Lots of questions and even some answers emerge as the new administration takes shape
The November 2016 presidential election results surprised many when Donald Trump emerged as the 45th President of the U.S. But this was perhaps no surprise to the farming community and rural America, who were instrumental in his win. Several Farm Journal polls in 2015 and 2016 showed Trump the clear favorite of the agriculture industry.
The industry has also been clear about its desired policy priorities moving forward. An October 2015 survey by Farm Journal Media revealed U.S. farmers andranchers have a clear “Top 4” biggest interest areas when it comes to farm policy: transportation and infrastructure; foreign trade; immigration reform and estate taxes. With President-elect Trump at the helm, how will these four areas so critical to agriculture fare in the next four years?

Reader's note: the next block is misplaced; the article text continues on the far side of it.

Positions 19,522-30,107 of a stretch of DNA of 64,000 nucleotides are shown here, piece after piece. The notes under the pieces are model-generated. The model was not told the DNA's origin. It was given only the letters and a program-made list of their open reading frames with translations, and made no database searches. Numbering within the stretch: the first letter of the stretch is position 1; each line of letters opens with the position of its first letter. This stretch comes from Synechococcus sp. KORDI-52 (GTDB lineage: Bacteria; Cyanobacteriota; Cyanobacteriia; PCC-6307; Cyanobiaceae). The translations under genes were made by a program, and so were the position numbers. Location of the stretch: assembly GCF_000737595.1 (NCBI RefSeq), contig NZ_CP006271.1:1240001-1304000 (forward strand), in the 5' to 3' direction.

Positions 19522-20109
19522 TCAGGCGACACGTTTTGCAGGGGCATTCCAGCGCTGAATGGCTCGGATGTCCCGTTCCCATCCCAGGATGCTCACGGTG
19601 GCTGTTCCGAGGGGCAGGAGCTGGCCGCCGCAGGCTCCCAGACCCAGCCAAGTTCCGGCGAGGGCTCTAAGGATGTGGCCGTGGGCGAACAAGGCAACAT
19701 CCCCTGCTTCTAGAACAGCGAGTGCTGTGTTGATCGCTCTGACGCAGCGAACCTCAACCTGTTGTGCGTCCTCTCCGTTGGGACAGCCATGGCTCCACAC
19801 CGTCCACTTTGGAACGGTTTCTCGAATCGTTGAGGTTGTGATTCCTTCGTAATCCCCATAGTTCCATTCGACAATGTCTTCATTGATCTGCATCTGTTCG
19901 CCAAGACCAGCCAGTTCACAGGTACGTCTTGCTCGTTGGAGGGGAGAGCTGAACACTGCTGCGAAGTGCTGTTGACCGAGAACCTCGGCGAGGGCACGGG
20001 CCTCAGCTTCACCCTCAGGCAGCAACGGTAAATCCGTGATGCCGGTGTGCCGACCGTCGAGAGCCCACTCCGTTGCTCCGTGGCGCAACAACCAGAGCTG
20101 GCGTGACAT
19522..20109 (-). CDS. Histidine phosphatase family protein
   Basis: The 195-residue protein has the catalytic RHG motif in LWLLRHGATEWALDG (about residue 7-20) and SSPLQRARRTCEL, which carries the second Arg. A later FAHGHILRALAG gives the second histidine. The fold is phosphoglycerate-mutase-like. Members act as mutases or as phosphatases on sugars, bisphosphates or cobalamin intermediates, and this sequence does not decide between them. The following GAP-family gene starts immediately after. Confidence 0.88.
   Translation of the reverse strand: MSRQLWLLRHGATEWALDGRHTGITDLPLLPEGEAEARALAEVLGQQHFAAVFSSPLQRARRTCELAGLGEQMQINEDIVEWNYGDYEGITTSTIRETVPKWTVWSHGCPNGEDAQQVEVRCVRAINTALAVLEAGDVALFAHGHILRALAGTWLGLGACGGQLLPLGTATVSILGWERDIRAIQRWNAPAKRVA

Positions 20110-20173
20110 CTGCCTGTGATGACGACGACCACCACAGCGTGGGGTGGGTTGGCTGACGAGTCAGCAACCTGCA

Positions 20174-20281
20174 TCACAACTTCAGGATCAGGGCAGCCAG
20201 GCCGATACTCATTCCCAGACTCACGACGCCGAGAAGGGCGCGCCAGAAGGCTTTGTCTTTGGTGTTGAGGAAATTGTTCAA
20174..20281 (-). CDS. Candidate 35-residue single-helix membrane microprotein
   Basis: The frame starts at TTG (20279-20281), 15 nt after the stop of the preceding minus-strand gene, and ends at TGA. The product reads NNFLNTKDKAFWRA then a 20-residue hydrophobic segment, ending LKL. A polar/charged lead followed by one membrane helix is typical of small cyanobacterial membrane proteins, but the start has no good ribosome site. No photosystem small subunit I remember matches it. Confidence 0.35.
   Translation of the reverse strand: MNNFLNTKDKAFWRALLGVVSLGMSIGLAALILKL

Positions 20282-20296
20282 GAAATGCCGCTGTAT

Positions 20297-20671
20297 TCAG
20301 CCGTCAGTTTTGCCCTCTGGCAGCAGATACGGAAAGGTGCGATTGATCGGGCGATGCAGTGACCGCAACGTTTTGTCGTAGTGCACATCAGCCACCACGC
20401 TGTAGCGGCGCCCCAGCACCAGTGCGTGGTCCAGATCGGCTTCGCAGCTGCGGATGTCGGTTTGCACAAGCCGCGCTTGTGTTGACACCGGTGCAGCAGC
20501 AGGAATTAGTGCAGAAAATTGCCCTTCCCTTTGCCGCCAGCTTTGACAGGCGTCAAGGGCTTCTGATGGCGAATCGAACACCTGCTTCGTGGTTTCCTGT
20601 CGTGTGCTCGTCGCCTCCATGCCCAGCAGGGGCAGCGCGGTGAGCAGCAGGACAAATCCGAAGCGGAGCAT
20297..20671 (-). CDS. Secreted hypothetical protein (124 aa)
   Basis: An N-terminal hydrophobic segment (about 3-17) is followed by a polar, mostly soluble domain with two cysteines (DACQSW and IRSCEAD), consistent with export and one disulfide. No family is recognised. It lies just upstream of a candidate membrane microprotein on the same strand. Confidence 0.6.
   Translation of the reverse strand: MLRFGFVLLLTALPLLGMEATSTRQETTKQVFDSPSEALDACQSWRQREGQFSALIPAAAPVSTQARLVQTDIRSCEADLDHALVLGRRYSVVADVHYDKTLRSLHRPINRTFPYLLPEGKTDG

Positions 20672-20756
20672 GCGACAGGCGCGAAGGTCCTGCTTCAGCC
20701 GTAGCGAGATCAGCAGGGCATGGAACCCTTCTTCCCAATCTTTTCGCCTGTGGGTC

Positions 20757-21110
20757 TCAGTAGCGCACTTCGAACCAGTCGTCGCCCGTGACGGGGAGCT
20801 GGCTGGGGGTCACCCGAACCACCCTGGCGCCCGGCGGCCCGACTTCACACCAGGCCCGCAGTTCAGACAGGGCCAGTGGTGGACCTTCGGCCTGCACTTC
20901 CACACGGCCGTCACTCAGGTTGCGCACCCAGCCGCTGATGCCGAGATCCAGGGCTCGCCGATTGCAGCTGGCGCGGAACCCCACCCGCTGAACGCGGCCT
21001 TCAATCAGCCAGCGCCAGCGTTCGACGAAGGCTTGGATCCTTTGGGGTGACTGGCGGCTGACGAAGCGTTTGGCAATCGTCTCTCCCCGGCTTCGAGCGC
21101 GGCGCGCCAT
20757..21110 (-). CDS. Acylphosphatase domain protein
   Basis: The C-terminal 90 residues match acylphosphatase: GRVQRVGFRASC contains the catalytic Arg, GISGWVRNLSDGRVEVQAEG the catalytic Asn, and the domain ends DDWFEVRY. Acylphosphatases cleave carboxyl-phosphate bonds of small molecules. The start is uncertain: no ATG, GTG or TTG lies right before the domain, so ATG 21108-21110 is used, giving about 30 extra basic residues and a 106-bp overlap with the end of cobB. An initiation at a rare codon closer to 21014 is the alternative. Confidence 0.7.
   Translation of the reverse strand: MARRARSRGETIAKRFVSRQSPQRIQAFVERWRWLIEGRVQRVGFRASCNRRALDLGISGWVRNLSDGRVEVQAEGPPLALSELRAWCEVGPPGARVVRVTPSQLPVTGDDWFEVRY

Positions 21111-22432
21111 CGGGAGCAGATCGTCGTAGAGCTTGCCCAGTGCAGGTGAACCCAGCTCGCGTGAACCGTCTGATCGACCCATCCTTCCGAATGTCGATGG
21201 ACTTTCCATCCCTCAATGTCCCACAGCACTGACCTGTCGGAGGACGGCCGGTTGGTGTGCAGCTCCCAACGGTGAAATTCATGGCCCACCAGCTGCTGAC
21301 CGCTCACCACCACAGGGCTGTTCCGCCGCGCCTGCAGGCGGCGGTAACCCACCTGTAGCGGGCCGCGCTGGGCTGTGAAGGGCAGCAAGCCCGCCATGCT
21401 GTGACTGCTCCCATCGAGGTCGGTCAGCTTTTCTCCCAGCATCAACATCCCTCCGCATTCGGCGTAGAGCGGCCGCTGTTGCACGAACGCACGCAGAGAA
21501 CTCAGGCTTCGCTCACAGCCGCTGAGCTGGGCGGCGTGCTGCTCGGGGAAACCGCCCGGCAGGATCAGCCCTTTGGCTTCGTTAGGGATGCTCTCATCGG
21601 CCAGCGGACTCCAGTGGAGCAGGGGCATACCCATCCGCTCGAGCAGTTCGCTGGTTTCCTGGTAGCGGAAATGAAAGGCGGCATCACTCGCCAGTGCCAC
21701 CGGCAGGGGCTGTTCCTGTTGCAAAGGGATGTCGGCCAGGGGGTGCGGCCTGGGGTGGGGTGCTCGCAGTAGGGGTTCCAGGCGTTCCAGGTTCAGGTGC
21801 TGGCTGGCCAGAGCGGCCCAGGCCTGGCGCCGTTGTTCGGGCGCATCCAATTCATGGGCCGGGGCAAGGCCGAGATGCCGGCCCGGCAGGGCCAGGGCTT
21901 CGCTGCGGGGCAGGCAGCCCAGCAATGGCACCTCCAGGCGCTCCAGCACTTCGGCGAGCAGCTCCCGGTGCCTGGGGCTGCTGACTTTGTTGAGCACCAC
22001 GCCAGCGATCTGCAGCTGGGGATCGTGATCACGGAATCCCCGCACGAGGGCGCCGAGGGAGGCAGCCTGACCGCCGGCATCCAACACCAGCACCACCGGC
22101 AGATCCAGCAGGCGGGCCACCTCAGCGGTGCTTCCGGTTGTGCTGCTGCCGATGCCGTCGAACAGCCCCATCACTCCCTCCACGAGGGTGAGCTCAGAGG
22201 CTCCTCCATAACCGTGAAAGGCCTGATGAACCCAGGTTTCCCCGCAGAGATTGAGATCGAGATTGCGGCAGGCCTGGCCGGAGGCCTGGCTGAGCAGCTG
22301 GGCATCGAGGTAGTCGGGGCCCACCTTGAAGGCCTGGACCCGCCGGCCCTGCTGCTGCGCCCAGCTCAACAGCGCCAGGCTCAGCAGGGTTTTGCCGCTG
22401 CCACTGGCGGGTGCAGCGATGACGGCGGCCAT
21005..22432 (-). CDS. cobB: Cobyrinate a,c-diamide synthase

If Trump is to gain some fast goodwill early in his administration, infrastructure improvements could be the best place to start. A recent Gallup poll showed 75% of Americans support spending more federal money on the nation’s roads and waterways.
“We will build our infrastructure, which will become second to none,” Trump said in his victory speech following the Nov. 8 election. “And we will put millions of our people to work as we rebuild it.” The next day, House Democratic leaders said they’d work with the new administration “to quickly pass a robust infrastructure jobs bill.”
Trump’s current plan is to implement a bill called the American Energy and Infrastructure Act. It “leverages public-private partnerships and private investments through tax incentives to spur $1 trillion in infrastructure investment over 10 years,” according to his campaign website.
An aging infrastructure has long been a pinch point for U.S. agriculture. Roads, railways, bridges, waterways and ports all need improvements to support the increasing volume of food grown in the U.S. According to Ken Ericksen, senior vice president of transportation with Informa Economics, this fall’s record-breaking harvest was a prime example of putting an outdated system to the test, as a bin-busting crop of corn, soybeans and wheat made its way to market.